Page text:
Jenny Bloom

January 14, 2019

12-12-2016, Colorado isn’t a place you’d expect to see tightening marijuana laws. It was the first state to launch recreational marijuana growing. It also currently has some of the most lenient growing laws in the United States. However, Federal concern about Colorado’s marijuana industry is quickly prompting change.

Colorado: The Trouble Maker

We don’t know much about what Donald Trump thinks of marijuana legalization, but we do know that he thinks Colorado is a problem. He, unfortunately, is not the only one. The neighboring states of Nebraska and Oklahoma also think Colorado weed is a problem. They blame the state for an influx of black market marijuana and even sued over it.

The US Supreme Court dismissed the case. However, many still believe recreational marijuana is dangerous to neighboring states. This belief is likely shared by newly picked Attorney General, Jeff Sessions. As a result, Colorado is attempting to take the spotlight off of their state.  Marijuana coordinator, Andrew Freedman, told reporters that their latest proposed laws are a way to ensure they are “beyond reproach for how well (they’re) regulating marijuana.”

New Laws for Growers

Colorado currently lets medical patients grow up to 99 plants, and allows recreational growing of up to six plants. It also permits cooperative grows, where groups of adults can cultivate large numbers of plants. These home and cooperative grow setups are unregulated and untaxed by the state. Many also suspect that much of their harvest ends up in neighboring states.

To reduce the number of undocumented plants, Colorado is considering a variety of new laws. These laws may range from a ban on recreational grows to more paperwork for those wanting to grow for medical reasons. The governor has already proposed a plan that would limit all home growing to 12 plants or less. This rule is already in effect in a few Colorado cities.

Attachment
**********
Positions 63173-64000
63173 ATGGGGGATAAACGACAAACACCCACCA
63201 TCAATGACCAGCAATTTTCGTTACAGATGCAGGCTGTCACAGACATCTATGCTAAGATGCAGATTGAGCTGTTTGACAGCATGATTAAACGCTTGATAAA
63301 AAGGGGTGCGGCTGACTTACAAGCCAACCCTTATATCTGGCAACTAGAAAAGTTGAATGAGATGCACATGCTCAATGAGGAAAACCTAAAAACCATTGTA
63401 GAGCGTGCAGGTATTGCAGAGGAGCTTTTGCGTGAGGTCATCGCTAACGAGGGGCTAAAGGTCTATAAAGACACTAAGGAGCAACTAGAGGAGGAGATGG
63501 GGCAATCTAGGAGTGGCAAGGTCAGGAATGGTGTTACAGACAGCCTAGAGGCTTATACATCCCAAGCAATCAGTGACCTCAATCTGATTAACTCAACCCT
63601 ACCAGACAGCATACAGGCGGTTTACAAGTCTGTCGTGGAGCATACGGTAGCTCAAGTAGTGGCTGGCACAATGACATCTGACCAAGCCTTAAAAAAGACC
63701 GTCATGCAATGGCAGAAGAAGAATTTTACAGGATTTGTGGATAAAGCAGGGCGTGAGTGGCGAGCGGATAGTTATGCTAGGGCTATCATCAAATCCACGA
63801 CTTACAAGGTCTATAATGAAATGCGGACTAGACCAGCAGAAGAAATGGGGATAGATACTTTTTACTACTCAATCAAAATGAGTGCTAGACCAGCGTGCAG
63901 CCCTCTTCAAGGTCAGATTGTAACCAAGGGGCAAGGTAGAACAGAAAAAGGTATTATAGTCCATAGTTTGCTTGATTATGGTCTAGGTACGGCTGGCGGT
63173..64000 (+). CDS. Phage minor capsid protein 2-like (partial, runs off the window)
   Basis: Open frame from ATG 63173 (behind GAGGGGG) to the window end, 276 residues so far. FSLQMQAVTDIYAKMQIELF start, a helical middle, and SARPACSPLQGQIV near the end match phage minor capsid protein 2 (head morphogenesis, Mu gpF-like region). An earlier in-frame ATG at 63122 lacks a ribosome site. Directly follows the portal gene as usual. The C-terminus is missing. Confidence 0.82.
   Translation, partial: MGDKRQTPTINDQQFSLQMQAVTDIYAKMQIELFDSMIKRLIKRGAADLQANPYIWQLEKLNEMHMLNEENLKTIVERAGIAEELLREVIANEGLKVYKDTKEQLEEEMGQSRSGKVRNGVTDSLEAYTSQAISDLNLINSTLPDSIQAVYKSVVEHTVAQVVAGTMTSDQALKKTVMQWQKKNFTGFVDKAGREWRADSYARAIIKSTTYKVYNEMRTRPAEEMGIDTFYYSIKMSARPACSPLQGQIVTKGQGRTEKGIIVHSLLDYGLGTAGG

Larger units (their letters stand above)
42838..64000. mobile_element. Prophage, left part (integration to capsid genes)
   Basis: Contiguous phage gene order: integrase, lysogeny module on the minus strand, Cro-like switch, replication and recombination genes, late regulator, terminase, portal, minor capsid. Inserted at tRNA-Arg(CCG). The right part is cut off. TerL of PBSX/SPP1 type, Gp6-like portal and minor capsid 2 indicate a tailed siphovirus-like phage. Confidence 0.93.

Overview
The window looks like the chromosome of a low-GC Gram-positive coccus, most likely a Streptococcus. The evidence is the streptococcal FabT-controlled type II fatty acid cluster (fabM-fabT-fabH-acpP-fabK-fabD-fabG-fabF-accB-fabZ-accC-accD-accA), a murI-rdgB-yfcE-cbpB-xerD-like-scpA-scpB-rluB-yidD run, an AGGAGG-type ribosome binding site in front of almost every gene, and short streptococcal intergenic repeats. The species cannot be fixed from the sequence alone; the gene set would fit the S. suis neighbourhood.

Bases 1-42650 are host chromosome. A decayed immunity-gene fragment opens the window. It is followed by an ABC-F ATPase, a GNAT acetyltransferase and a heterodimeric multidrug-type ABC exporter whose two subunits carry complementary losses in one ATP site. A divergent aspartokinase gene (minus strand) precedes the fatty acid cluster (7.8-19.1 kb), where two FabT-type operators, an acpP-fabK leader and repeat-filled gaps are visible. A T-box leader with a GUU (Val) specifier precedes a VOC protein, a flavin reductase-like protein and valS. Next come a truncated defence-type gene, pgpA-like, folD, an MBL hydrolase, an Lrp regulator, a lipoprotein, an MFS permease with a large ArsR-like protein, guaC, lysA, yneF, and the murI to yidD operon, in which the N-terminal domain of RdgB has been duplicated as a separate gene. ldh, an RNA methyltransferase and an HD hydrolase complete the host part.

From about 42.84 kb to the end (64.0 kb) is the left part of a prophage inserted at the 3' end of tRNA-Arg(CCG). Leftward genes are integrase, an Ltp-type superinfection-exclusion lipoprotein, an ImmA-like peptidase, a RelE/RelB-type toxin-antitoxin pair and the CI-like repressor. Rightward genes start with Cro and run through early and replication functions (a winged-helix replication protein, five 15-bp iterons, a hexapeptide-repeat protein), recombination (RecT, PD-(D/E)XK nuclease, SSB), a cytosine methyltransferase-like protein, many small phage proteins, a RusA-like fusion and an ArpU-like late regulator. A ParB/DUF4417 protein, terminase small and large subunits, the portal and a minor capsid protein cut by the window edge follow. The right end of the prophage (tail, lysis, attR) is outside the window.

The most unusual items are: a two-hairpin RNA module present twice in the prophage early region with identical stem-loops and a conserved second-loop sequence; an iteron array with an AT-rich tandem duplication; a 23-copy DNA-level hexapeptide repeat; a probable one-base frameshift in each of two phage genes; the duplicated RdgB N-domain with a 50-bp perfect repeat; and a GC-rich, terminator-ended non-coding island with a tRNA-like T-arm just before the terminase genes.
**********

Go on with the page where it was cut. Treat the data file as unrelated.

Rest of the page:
While twelve plants would reduce the amount of marijuana being grown in Colorado, it is still considerably more than California’s 6 plant and Washington’s 4 plant limit.

For the People or For the State

The Governor’s office says the new rules will reduce potential problems with the federal government. Some, such as Jason Warf, with the Southern Colorado Cannabis Council, believe that the new rules are strictly about tax revenue.

For now, home growers in Colorado should make sure to keep up with the current laws, because who knows how long they will stay so lenient.

More on marijuana laws in Colorado

Marijuana legislation can be complicated, but Jenny Bloom is always up for the task. Although not a lawyer, her experience as a reporter and PR specialist helps her understand legalese – especially when it relates to growing marijuana. A passionate supporter of legalization and home... [read more]


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  1. By Howard Scott ,19 Mar 2017
    How much weed can be grown in Colorado, only for sale and taxation in the state?. What is the income potential for growers?
  2. By A.Watts ,19 Jul 2017
    Sorry, I see that the first comment is dated 03/2017 but how current is are the statements made in the article...sorry, I don't see a date for that part...
    1. By Roy ILGM ,19 Jul 2017
      Hi A. Watts, this piece was published 12-12-2016. Thanks for reminding me to put up the date :)

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